In other words, when God and His gospel are exalted through Word and sacrament in the gathered worship of this present age, Christians receive by faith a foretaste of heavenly worship in the age to come (Matt. 26:29; Heb. 6:5; Rev. 19:9). Furthermore, earthly Sabbaths are meant to cultivate a heart-longing for the eternal Sabbath, that never-ending day of joyful worship and radiant fellowship in the immediate presence of God. Philip Doddridge writes: “Your earthly Sabbaths, Lord, we love, but there’s a nobler rest above; to that our lab’ring souls aspire with ardent hope and strong desire.”
the means of grace
While living in Edinburgh, Scotland, I procured a lovely antiquated edition of Thomas Boston sermons titled The Christian Life Delineated (1775). In it, the notable Scottish pastor asserts: “To pretend to believe without using of means, is presumption; to use the means without believing the promise, is lifeless formality.”
Boston’s words are important, especially in an evangelical culture plagued by privatized spirituality and religious formalism. God normally saves and sanctifies His people through outward and ordinary means. What are those means? The preaching of the Word, the sacraments, and prayer. It’s in the gathered worship of the church—and not separate from it—that God’s people receive Christ and all His benefits through His divinely instituted means. This is Christianity 101 and a central emphasis in Reformed confessionalism.
Worship is the workshop of the Holy Spirit. The means of grace, administered by called and lawfully ordained pastors, are the sacred tools by which God shapes and fashions us into the image of His Son. They are God’s chosen means that, by the Spirit, through the exercising of faith, “are made effectual to the elect for salvation” (Westminster Larger Catechism 154). Therefore, to forsake the church’s worship is ultimately to presume upon God’s goodness and question His divine wisdom.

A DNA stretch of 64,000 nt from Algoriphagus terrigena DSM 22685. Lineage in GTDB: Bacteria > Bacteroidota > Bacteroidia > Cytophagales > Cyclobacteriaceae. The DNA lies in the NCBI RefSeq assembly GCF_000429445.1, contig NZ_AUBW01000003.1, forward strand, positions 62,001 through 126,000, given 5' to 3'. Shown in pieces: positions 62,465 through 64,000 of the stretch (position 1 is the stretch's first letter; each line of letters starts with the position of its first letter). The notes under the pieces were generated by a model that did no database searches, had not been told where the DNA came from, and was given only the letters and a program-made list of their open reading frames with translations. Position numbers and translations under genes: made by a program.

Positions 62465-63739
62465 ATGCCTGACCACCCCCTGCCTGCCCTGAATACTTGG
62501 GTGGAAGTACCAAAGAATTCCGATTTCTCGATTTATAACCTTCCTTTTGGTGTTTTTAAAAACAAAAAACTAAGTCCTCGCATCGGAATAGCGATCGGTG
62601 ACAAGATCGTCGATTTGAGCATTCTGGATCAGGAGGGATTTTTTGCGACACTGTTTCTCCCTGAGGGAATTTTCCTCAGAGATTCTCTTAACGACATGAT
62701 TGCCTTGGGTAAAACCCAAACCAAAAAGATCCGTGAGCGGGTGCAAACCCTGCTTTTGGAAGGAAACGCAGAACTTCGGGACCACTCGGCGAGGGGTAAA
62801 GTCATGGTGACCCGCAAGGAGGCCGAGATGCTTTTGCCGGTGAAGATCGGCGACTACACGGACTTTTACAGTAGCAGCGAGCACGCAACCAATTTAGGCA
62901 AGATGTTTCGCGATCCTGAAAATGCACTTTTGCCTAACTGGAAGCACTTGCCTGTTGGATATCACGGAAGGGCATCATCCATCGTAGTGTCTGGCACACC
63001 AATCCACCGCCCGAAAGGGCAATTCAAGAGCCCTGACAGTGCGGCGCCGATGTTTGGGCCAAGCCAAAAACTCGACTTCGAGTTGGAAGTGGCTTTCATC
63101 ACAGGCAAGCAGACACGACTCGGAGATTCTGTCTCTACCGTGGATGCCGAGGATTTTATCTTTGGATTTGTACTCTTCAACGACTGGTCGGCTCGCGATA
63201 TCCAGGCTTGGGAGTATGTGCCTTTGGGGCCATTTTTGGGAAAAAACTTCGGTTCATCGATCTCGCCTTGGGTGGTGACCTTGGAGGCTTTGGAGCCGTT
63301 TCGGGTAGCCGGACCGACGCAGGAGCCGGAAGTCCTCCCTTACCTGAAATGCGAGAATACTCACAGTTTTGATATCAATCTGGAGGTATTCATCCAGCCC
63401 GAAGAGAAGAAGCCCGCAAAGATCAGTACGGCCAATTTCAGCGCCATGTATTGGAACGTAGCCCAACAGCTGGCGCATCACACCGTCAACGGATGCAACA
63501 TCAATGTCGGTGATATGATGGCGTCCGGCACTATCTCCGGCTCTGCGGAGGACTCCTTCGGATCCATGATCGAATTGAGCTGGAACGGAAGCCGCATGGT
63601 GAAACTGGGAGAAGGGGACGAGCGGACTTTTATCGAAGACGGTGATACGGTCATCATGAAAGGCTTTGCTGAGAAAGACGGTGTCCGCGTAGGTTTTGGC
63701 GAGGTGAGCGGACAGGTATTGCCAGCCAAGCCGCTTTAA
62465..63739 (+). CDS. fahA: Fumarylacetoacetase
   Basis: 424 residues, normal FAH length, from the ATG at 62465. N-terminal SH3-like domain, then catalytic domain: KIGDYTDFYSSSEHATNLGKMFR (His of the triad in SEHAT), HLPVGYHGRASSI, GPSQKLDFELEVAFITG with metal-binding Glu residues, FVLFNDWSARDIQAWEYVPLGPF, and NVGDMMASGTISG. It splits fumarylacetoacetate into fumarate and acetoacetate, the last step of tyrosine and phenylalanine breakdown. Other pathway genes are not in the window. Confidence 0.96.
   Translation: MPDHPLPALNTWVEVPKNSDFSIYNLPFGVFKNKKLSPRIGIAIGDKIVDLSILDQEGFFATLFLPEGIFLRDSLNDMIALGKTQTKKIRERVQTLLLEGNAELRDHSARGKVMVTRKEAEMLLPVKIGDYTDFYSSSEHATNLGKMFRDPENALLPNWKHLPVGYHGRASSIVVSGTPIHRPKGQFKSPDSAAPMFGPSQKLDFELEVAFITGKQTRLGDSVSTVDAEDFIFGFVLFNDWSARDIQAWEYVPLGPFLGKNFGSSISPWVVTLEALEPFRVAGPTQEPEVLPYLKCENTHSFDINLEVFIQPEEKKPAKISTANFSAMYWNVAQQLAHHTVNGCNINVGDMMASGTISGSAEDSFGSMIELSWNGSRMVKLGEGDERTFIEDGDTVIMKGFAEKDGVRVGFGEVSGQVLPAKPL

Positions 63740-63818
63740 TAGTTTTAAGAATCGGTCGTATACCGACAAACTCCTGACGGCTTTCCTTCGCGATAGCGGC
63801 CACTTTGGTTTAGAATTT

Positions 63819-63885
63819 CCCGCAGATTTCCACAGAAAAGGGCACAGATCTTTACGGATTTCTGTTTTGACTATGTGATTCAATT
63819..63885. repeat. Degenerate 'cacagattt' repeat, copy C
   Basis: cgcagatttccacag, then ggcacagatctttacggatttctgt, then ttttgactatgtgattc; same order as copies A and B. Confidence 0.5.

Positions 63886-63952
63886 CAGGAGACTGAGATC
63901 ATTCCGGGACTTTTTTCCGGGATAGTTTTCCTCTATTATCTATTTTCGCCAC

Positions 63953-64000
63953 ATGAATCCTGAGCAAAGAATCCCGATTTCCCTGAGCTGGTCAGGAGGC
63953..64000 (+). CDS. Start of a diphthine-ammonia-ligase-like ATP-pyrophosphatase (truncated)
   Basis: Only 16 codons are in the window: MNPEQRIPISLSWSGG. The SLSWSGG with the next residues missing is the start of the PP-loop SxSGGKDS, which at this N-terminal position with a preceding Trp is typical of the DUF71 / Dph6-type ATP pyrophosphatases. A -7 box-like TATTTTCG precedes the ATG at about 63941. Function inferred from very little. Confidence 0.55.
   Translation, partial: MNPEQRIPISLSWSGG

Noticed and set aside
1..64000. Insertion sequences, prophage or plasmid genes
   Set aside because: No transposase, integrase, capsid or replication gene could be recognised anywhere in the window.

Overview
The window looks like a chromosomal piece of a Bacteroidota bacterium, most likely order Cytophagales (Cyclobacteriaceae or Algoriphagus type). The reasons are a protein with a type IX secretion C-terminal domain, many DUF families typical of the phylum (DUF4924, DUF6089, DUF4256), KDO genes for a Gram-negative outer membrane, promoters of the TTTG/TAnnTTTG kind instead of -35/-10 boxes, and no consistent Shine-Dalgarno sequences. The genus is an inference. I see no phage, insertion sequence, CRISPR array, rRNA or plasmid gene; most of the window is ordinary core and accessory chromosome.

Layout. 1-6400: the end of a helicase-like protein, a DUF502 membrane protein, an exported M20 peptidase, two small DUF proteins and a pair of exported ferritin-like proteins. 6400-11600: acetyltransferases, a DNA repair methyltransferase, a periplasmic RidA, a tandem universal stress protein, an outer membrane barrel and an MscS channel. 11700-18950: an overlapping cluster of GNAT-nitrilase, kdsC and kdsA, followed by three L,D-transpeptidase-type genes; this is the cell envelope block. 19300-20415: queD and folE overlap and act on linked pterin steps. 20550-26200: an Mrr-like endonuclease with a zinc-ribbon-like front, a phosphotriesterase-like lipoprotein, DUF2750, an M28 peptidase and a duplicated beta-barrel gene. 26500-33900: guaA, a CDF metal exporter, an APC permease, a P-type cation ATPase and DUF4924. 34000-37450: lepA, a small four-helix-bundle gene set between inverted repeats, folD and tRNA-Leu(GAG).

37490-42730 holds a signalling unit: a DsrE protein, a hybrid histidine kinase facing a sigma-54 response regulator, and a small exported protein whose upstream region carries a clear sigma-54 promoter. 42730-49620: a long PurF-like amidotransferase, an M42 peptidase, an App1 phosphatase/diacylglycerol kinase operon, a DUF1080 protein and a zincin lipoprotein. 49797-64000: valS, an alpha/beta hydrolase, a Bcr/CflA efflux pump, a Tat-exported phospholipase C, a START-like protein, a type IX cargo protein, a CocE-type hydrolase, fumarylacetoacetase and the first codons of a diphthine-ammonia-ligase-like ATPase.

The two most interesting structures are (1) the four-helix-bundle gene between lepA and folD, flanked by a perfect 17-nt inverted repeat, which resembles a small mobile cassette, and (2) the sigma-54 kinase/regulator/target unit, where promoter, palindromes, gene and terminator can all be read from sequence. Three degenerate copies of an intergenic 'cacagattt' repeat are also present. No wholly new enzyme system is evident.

an unbending priority
Dear Christian reader, for these and other reasons that space will not permit me to write, gathered “in person” worship is not optional. It’s a divine requirement with holy ends. Perhaps you’ve developed the unbiblical habit of neglecting gathered worship. Maybe you’ve wrongly convinced yourself that you can manage the Christian life on your own. Perhaps you’ve entered the realm of spiritual indifference. Whatever the case may be, isn’t it time to return to the sacred assembly, that which God Himself commands and promises to bless in the lives of His redeemed children? Isn’t it time to once again nourish your faith on the verdant Christ-centered pastures of the means of grace? Isn’t it time to renew fellowship with the ekklsia (the church)—“the assembled ones” who are traversing the well-trod road to Zion?
Therefore, dear believer, make gathered worship an unbending priority in your weekly schedule. Like every Christian, you need the spiritual nourishment of the means of grace. Like every pilgrim traveling the narrow road from suffering to glory, you need (we all need) the loving fellowship and accountability of the church. Therefore, may we all joyfully express with the psalmist, “I was glad when they said to me, ‘Let us go to the house of the LORD!’ ” (Ps. 122:1), for “a day in your courts is better than a thousand elsewhere” (Ps. 84:10).